FREDERICTON (GNB) – As part of the provincial government’s provincewide approach to improving affordable housing, legislation was introduced today to help offset increasing property assessments and rising rents for property owners and renters.

Under the proposed legislation, provincial property tax rates would be lowered over the next three years, starting with the 2022 taxation year. If approved, these changes would result in a 50 per cent reduction in the provincial property tax rate for non-owner-occupied residential properties and a 15 per cent reduction for non-residential properties and other residential properties.

“Our government has heard from individuals and the business community that there is a need to address the high tax burden in New Brunswick and the cost pressures they face,” said Finance and Treasury Board Minister Ernie Steeves. “We are pleased to reduce provincial property tax rates on New Brunswickers now that we are in a more stable financial position.”

These measures would reduce property tax revenue by an estimated $45 million in 2022–2023 and a total of $112 million by 2024-25.

Property tax notices to be issued on April 1 will reflect the lower property tax rates for 2022.

Rent cap introduced

To support tenants and ensure they benefit from the proposed property tax measures, the government also introduced legislation to temporarily cap rent increases and require landlords to provide an acceptable reason to end a tenancy.

“We have heard the tenants’ concerns and are putting in place more measures to help ease the pressures they are facing,” said Service New Brunswick Minister Mary Wilson. “The changes we are introducing to temporarily cap rent increases and strengthen regulations for ending tenancies will further help tenants facing rising rents, increased costs and low vacancy rates.”

As part of the proposed changes, rent increases would be capped for one year – retroactive to Jan. 1, 2022, until Dec. 31, 2022 – at 3.8 per cent, which is the annual increase in the New Brunswick consumer price index for 2021. Previous rent increases set below this amount would not change.

Tenants who received a rent increase that took effect on or after Jan. 1, 2022, who continue to live in the unit, could deduct the amount owing for overpayment on their next month’s rent and begin paying the new reduced amount equivalent to the 3.8 per cent increase in April. No action would be required from the landlord to start this process.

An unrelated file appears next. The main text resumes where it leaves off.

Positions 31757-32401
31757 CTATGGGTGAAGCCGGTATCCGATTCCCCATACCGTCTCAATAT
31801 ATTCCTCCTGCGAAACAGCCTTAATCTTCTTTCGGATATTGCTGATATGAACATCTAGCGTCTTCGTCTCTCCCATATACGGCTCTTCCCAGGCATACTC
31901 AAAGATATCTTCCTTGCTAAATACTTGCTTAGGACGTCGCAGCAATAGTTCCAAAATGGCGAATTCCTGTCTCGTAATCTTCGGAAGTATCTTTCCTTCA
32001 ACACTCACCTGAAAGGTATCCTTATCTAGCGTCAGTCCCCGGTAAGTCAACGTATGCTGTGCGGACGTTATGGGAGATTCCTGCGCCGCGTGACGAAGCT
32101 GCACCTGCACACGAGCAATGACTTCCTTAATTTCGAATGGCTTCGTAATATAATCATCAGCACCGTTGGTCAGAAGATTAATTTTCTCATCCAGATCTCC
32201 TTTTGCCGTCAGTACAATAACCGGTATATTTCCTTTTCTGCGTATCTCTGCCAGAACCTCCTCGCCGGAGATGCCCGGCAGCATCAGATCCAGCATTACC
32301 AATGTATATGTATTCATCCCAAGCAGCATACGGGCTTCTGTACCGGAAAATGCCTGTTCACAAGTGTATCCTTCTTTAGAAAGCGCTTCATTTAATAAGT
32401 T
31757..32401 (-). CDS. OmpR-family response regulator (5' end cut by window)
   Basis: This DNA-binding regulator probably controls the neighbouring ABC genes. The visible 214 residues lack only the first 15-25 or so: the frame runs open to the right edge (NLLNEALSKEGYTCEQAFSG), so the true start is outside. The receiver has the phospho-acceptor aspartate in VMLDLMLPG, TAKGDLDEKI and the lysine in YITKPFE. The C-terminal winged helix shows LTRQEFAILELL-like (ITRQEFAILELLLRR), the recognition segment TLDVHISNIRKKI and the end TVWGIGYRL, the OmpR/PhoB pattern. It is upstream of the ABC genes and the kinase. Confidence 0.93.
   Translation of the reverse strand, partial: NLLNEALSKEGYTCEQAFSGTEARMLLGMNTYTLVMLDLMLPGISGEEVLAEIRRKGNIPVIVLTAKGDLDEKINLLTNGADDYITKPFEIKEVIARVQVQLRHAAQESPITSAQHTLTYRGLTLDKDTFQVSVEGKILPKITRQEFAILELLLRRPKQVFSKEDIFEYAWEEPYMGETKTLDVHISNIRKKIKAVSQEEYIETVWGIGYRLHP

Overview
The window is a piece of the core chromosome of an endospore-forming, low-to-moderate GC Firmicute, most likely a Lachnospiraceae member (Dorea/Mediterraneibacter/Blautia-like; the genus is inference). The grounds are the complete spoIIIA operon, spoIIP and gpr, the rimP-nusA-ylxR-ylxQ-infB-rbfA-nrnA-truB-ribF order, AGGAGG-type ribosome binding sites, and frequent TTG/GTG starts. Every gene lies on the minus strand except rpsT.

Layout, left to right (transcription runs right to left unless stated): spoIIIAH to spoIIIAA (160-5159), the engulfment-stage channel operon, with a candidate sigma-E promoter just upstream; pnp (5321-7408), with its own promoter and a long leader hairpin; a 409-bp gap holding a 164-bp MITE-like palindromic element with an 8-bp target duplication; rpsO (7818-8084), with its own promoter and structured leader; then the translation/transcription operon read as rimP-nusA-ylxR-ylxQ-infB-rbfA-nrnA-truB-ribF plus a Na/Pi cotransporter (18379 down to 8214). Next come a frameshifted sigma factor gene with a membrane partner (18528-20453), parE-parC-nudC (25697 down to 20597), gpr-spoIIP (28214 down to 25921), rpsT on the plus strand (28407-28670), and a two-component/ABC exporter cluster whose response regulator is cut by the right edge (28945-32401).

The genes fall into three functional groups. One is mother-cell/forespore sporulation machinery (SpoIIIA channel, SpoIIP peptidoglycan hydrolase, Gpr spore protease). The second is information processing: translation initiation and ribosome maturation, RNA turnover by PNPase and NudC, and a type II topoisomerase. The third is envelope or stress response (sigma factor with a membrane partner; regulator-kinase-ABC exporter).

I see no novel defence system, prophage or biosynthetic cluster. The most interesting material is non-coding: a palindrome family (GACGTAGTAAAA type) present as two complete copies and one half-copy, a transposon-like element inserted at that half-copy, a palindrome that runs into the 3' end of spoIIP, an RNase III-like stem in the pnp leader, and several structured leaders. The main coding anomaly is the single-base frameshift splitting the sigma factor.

Landlords would have to reimburse rent overpayments to tenants who had already moved out of a unit. Tenants would be advised to contact the landlord to have the reimbursement issued.

Tenants who do not receive a reimbursement from the landlord would be advised to immediately contact the Residential Tenancies Tribunal.

Once the proposed rent cap is removed, tenants would continue to be protected by measures introduced late last year, including the Residential Tenancies Tribunal having authority to review and deny unreasonable rent increases.

Proposed amendments to the Residential Tenancies Act, if approved, would extend to all tenants the current protections for long-term tenants related to terminating tenancies. As such, a tenancy could only be terminated for one of the following legislated reasons:

  • a relative will become an occupant of the unit
  • extensive renovations will be undertaken requiring the unit be vacant
  • an employment contract has ended
  • the unit will be used for reasons other than a residential premise

Another amendment to the Residential Tenancies Act would include a penalty for landlords failing to comply with these changes. Further, tenants facing losses due to a tenancy being ended without just cause would be able to apply for compensation from the landlord.

“We must ensure that the decisions we make will achieve their intended purpose of improving affordable housing for tenants, not only today, but also for future generations,” said Wilson. “The effectiveness of these measures, along with the protections implemented in December, will be monitored and reassessed later this year.”

The Residential Tenancies Tribunal helps resolve conflicts between landlords and tenants while upholding and enforcing the Residential Tenancies Act.

Tenants and landlords with questions or concerns can email, call 1-888-762-8600 or visit